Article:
Kelly Schweizer reviews And She Cried Mercy, the second St Andrews show put on by playwright and director Rory Mackenzie. The producer was Emily Poe. And She Cried Mercy went up 12th and 13th March in the Barron Theatre. And She Cried Mercy promised to be 'a dark comedy of institutions, booze and boob jobs' and it certainly lived up to its claim. This play is funny. I am not ashamed to admit that I was one of many laughing along throughout the play. Admittedly my roommate wasn’t laughing quite as loudly, but some of the jokes weren’t for the squeamish.The play follows two parallel pairings of characters entering new stages in their lives: Belinda and Jenny, and Anthony and Colin. Jenny —played brilliantly by Emma Taylor— has recently experienced a change of fortune and is starting a new school that bears some resemblance to Hogwarts (or so she thinks), whilst Anthony is introduced to his new cellmate after being sent to prison. In their new ventures, they each meet interesting new characters: Belinda, head girl at the prestigious all-female school Jenny has just enrolled in, and Colin, a character who is, at best, difficult to describe.
The minimalistic set and clever use of lighting highlighted whichever duo was being focused upon, avoiding confusing transitions and allowing the audience’s attention to stay on the witty dialogue that flew between actors. The script was fast, intense and really displayed the actors’ depth of talent.Baxter Gaston was incredible as Colin, which was not an easy role to play by any means. As I already mentioned, I cannot summarise his character in a few lines. In fact, I probably could not even do it in a page. Rory Mackenzie, who wrote this amazing piece, has created a wonderfully complex character that delivered some of the best comic lines in the play. My second mention definitely has to go to Emma Taylor as the incredibly funny Jenny.
But then And She Cried Mercy approached its end and, just as I thought I'd figured it all out, it surprised me yet again. This play handled some serious and slightly gruesome issues with tact and skill, demonstrating that the cast’s skill was not limited to comedy. Even though some of the more graphic scenes occurred offstage, they were still disturbing and perhaps not for the fainthearted. It was in these grittier moments that we got to see the incredible talent of the actors to their fullest extent. Kelly SchweizerPhoto credits: Lee Pope, and PINUP
Beth Worlock reviews Don Quixote, directed by Mattia Mariotti and produced by Olga Loza, which went up in Venue 1 on Monday, 10th March and Tuesday, 11th March. Check out the Tribe's preview interview here. Faced with the prospect of reviewing a production starring one of The Tribe’s own (Dominic Kimberlin as the eponymous Quixote), I couldn’t help but feel apprehensive when I sat down in Venue 1. Much to my relief —and, assuredly, more so to the relief of the cast and crew— Don Quixote, directed by Mattia Mariotti and produced by Olga Loza, was a weird yet wonderful adaptation of Cervantes' classic novel. For those of you unfamiliar with the plot, Don Quixote follows the story of a middle-aged man and his quest to restore chivalry to Spain. On his travels he picks up a faint-hearted sidekick Sancho Panza and they embark on numerous adventures, meeting a number of similarly interesting characters along the way.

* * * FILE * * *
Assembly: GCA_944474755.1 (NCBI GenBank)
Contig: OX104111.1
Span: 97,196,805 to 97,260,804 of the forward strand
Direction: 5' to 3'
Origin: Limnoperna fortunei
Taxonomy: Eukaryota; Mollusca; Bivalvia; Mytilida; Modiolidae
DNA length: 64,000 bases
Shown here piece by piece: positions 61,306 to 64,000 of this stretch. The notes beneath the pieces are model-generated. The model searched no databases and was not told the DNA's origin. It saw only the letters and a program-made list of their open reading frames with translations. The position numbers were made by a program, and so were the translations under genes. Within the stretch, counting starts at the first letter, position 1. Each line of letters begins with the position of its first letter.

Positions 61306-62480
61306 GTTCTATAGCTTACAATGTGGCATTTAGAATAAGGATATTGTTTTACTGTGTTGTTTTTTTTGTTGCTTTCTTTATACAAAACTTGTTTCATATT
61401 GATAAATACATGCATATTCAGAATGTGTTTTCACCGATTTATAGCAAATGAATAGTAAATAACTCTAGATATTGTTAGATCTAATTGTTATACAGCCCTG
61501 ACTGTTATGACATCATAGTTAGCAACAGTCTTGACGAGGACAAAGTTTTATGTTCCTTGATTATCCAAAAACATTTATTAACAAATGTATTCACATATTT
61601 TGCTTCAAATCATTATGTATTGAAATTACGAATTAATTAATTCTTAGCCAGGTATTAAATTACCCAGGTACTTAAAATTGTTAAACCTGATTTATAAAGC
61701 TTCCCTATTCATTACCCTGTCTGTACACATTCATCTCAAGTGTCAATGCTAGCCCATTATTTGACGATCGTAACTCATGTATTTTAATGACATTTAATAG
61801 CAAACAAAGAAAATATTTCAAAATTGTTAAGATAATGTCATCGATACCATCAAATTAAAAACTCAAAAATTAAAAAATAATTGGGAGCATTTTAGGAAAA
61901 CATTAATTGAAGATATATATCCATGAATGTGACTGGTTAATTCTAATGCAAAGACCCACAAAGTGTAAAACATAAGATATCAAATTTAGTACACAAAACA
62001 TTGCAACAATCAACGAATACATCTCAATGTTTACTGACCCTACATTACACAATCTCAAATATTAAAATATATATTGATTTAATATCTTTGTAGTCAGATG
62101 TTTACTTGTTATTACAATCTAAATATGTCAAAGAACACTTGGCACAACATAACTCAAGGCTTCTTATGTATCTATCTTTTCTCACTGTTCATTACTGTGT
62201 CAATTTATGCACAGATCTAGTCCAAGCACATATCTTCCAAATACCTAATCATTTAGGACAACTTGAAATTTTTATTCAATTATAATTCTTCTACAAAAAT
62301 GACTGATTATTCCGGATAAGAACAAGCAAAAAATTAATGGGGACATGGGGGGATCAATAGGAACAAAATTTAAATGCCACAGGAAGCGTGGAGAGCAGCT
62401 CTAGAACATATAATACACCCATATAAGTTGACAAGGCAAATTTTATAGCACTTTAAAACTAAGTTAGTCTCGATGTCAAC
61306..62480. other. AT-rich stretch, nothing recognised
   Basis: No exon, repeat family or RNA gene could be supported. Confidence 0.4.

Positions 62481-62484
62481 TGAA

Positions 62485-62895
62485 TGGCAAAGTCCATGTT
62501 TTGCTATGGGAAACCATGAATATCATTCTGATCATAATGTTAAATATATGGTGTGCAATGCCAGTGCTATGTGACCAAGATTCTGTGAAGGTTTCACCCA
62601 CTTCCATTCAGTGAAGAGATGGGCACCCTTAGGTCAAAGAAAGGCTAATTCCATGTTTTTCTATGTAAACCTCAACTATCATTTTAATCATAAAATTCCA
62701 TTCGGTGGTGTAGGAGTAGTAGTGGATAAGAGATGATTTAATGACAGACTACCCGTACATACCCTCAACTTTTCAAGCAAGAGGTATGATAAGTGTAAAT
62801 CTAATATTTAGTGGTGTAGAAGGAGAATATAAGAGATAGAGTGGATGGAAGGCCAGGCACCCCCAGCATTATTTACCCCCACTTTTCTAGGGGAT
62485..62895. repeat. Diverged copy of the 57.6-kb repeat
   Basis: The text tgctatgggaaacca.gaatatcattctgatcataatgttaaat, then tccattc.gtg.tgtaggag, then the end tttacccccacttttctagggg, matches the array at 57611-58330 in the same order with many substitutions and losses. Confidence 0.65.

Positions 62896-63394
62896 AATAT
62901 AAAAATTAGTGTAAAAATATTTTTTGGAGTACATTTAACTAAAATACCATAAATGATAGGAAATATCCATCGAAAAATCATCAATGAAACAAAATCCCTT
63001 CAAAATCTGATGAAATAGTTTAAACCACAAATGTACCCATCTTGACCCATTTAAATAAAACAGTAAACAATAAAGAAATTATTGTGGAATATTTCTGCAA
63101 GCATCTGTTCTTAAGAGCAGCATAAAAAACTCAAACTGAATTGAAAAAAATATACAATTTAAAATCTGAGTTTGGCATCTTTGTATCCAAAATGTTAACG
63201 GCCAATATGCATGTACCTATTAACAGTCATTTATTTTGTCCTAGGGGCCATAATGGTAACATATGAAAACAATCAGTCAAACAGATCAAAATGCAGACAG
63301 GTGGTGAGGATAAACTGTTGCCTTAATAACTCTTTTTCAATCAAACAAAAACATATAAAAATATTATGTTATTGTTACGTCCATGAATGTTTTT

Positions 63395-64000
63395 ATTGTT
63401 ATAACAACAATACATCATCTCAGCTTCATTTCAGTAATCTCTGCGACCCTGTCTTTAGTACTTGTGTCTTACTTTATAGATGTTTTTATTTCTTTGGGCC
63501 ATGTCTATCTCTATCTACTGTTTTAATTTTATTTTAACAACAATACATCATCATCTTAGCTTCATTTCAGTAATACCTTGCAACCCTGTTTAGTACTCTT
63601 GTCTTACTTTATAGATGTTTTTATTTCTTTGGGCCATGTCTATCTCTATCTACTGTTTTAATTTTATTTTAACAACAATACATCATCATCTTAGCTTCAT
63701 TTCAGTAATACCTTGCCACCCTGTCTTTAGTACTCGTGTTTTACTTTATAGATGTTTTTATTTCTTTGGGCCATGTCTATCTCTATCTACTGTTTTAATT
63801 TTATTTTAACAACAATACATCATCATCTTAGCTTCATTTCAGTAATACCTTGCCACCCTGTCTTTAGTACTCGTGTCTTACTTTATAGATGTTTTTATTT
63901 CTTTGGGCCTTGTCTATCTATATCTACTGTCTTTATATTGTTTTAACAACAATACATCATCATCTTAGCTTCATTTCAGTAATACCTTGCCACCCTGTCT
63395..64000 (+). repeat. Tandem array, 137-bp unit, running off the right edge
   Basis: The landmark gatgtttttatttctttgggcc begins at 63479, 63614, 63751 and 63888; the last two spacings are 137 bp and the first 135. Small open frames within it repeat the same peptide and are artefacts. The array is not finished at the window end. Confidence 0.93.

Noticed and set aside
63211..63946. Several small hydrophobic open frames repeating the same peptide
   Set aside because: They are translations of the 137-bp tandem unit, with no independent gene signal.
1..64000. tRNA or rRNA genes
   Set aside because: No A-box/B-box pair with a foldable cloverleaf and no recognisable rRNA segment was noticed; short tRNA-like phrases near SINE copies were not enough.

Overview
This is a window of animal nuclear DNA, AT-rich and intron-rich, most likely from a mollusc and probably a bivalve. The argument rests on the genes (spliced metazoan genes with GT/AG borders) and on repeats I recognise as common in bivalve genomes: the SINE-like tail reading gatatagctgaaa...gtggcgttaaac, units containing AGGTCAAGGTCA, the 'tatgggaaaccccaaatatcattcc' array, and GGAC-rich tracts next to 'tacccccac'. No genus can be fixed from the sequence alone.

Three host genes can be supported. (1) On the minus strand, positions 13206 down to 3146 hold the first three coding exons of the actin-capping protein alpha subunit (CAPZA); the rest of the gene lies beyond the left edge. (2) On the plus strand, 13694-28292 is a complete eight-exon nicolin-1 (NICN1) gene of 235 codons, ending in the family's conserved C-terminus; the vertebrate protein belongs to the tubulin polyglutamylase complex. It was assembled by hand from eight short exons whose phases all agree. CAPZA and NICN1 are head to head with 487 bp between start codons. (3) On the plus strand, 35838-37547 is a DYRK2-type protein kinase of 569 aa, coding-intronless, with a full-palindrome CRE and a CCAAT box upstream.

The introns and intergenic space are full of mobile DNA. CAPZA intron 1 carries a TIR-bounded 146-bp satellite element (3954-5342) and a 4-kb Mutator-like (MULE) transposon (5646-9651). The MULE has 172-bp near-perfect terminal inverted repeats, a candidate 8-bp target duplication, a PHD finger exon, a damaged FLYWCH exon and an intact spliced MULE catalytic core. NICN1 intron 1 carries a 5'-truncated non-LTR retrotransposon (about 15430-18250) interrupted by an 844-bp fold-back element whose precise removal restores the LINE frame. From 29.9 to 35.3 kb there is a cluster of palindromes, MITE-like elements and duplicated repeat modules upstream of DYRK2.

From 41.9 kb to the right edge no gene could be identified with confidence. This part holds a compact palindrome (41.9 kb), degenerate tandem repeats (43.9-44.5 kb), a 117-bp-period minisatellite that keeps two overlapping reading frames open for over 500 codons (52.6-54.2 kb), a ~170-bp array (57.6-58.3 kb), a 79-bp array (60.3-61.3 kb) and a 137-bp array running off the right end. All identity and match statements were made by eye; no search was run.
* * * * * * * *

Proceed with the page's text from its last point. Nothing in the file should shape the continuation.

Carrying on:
Although the on-going redevelopment of the Union has rendered Venue 1 a space associated with the ending of a bad night on the town, the production team did incredibly well to transform the stage, allowing audience interaction at a very personal level. Despite a few audio difficulties, the lighting and sound crew deftly captured the tense yet silly aspects of the play with bright colours and a recurrent, crackly voice-over effect.
As for the cast —the biggest of any show I have ever had to review, spoiling me for choice in recognitions— they did a sterling job of drawing the audience into the action. Special mentions include Collin Looh as Sancho Panza, Shaun Tan as Ginés de Pasamonte and Peter Von Zahnd as Rosinante, Don Quixote’s French existentialist horse. All three gave brilliant performances in roles that predominantly provided comic relief and were a pleasure to watch.
Finally, we come to Don Quixote himself. You definitely can’t accuse Dominic Kimberlin of not throwing himself into the title role. From his alarming arrival —in which he burst out of a small box that I can only imagine had him squeezed into a compromising position— to his enthusiastic rolling about the stage, there is no doubt in my mind that Dominic was not only dedicated to doing the part justice, but also that he loved performing, which is always a pleasure to see. His relationship with Collin on stage was particularly special; they complemented each other’s acting techniques perfectly, and they were both evidently enjoying interacting on stage.
This production of Don Quixote might do particularly well at the Edinburgh Fringe Festival. Although there was not a large audience at this event compared to others I have reviewed, it would be better appreciated in a festival atmosphere. The performance was captivating and full of laughs, and the audience members were clearly enjoying themselves.
Natural cast chemistry was integral to the success of the show; this camaraderie was perfectly exemplified by the double high-five I witnessed happening backstage after a scene had ended —although I’m pretty sure that I wasn’t supposed to see that. Though Don Quixote’s runmay be over for now, if you see any of this cast and crew working together in the future, make sure to go and see them. You won’t be disappointed. Beth Worlock Photo credit: Olga Loza, SungYeul Lee